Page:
Happy Birthday Alex

Alex There are many interesting Xangans out there and Alex (Roadlesstaken) is one of the more creative ones.  He has a lot of subscribers and has worked with them to compile an interesting series of video entries called Xanga Secrets (watch Volume VIII here).

The thing is, Alex is celebrating his birthday on March 1st.  For some reason, he sounds a bit bummed out about turning – gasp! – 24.  I can’t imagine why, seeing as how he isn’t even old enough yet to get a discount on his car insurance. 

Last week he sent out a call asking Xangans to help lift his spirits by giving him a shoutout to help him remember his birthday, seeing as how in his old age he has already forgotten how he spent birthday number 23.

So here it is, Alex, my birthday shout out to you:

Alex's Site

If you would like to help make his birthday memorable, feel free to drop by his site and wish him a happy birthday.  If you think it is a bit of a desperate ploy to grab attention, that’s okay, too.  (Just kidding Alex…)

Sunday Mediterranean Brunch

There’s a cookbook I bought years ago called San Francisco Flavors, compiled by the Junior League of San Francisco.  While I never thought I’d have much use for something that seemed so high society, over the years I’ve found a lot of useful recipes.  The recipes make good use of locally available ingredients and given the Bay Area’s Mediterranean climate, many of the dishes have flavors that echo those found in the Mediterranean region.

This afternoon we had two friends over, Tammy and Roka.  Tammy is the sister of a friend I worked with during my high school days spent tearing tickets and popping popcorn at a cinema.  She’s now living here for a few years.  We’ve known Roka for a few years now and she’s recently moved back after a year in Australia.  They made for perfect company on a Sunday afternoon for brunch.


Above, Chris, Tawn, Roka and Tammy.  I don’t think Roka and Tawn coordinated, but maybe.  I need to think more carefully about my placement in photos – I look huge!

The meal centered on two dishes from San Francisco Flavors, both of which I ended up modifying just a little.  The first one was a cauliflower dish served at room temperature.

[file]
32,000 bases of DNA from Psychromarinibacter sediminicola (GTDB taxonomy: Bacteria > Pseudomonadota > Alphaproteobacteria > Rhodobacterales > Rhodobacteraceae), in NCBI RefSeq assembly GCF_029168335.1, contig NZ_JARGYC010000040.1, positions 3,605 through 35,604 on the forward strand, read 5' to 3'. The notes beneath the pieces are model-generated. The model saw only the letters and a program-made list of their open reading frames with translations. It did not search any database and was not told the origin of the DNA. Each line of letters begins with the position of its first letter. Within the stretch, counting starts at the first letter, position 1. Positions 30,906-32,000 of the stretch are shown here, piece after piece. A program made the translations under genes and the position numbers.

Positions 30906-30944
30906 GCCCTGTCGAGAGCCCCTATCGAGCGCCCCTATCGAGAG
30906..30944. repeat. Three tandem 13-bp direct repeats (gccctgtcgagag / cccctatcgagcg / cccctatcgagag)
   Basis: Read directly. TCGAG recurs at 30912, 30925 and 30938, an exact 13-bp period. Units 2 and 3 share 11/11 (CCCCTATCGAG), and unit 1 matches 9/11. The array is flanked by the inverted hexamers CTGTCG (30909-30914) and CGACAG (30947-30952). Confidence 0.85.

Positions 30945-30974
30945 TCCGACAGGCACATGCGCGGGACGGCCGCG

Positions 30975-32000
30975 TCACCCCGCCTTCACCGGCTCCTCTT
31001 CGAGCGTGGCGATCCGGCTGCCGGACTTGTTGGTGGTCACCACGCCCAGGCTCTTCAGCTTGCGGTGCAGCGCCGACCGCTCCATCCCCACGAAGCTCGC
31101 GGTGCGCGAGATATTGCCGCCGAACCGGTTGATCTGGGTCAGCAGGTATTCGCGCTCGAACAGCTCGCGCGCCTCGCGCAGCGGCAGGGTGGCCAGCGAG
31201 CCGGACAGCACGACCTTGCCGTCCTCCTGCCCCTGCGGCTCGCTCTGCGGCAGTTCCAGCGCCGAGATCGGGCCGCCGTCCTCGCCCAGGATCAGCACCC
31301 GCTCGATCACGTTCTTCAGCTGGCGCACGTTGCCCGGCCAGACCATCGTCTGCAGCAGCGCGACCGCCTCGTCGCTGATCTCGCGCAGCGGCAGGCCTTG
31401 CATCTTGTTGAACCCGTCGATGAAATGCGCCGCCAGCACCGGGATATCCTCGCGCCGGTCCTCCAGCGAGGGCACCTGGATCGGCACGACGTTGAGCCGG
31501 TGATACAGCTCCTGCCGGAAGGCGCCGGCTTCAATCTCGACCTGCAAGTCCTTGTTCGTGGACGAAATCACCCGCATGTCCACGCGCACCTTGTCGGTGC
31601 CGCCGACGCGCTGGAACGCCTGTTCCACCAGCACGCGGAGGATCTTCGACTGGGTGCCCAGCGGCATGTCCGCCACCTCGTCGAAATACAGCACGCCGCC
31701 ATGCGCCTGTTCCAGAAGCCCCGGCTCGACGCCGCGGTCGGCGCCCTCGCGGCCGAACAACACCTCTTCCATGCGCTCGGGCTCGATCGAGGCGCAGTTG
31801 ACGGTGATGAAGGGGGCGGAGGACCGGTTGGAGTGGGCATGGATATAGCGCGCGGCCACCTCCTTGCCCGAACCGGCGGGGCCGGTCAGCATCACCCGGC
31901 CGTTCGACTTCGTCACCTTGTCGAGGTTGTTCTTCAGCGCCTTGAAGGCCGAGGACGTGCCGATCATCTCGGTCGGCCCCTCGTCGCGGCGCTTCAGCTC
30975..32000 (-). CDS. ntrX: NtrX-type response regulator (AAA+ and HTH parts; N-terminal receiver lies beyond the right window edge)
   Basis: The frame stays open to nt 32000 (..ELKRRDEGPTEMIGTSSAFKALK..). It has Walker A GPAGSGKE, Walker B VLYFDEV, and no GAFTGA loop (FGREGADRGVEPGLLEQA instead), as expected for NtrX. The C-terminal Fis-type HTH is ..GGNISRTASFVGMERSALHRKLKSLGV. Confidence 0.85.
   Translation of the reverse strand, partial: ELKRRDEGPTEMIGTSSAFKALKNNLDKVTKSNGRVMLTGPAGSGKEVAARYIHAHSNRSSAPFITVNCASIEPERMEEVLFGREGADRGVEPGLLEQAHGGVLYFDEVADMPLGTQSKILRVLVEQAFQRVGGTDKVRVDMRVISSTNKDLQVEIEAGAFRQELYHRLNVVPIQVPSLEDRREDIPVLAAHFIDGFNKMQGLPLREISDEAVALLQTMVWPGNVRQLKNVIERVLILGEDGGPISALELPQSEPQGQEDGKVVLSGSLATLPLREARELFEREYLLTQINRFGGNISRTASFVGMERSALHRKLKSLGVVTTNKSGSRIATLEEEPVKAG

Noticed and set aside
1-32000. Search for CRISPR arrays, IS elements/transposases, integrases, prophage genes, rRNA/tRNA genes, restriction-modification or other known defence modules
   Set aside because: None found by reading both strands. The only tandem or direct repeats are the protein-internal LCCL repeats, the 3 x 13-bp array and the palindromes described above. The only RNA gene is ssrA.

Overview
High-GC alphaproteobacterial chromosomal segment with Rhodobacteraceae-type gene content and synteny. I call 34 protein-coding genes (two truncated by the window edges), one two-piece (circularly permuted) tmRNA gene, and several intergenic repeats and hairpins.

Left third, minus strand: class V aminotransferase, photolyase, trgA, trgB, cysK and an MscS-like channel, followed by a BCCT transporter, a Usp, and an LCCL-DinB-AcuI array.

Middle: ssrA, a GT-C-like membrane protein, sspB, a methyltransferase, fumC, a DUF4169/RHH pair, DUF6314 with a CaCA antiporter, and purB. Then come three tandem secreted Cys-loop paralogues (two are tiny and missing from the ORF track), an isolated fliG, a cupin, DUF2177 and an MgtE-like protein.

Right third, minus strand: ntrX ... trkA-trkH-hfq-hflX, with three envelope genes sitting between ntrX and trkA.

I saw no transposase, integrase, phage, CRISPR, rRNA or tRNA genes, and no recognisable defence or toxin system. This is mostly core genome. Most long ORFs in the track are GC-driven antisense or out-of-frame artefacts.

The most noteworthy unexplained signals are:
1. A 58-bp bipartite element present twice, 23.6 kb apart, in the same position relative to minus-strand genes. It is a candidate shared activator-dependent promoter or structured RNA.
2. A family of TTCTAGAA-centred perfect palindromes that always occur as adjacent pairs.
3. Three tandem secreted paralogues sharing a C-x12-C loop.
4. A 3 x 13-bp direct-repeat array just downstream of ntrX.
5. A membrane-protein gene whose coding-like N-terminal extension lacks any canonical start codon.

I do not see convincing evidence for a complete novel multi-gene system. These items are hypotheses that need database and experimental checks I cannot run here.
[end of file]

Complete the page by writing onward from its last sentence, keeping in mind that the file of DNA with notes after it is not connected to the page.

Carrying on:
The ingredients are interesting because the flavor of the sauce is very savory.  A closer look:


Clockwise: kalmata olives, capers, garlic, chili flakes and anchovy paste.  In this case, not having anchovy paste I just minced several anchovy fillets.  Add some tomatoes, parsley, rosemary, and thyme and you have your dish.

You sauté the cauliflower until just starting to brown but still crisp.  Remove from the pan and then cook the savory ingredients for several minutes until soft.  You then add the cauliflower back and cook for a few more minutes until starting to get crisp-tender.  In a small saucepan you bring a bit of balsamic vinegar, sugar and tomato paste to a boil then pour it over the cauliflower mixture.


The whole thing is allowed to marinate overnight before serving at room temperature with some additional thyme added to it.  This turned out to be a very tasty way to serve cauliflower.

The main dish was crepes stuffed with a chicken, apple, and mushroom filling.  The original recipe called for regular crepes but I used buckwheat flour mixed with all-purpose flour, which lent the crepes a little more heft.  When making the crepes the night before (something I like about crepes is you can make them in advance) they were a little delicate.  I need to look for a better buckwheat crepe recipe, one that tears less.


The filling takes onions and mushrooms (supposed to be shitake mushrooms but one of my guests isn’t a big fan of shitakes) and sauté.  Pull that out of the pan then cook the chicken, which has been cubed and dusted in flour to help thicken the mixture.  I deviated from the recipe a bit and marinated the chicken breasts in soy sauce and sake to give it a bit more flavor.  Then you clear the pan again and sauté the apples, finally adding everything together with some pre-cooked and crumbled pancetta.  I substituted regular smoked bacon.  Add some chicken broth and cook for a few minutes until the liquid is reduced.  I finished up with some parsley and salt and pepper to taste. 


The filling process this morning was easy enough – a small scoop of the chicken mixture then fold like a burrito, tucking snugly into the dish.


Nice colors, huh?  The spots are on the “second” side of the crepes whereas the lines that look like the surface of the moon are from the first side on which the crepes are cooked.  I mixed it up a bit so there would be more visual interest.


The original recipe has no sauce on top and you just sprinkle cheese and bake.  This seemed a bit dry so I made a roasted red bell pepper cream sauce and poured that on first.  Almost any time I have the oven on I go ahead and roast some peppers.  They store  nicely in the fridge and add a wonderful flavor to many dishes.  The sauce was easy to pull together and the flavor and color brightened the overall dish.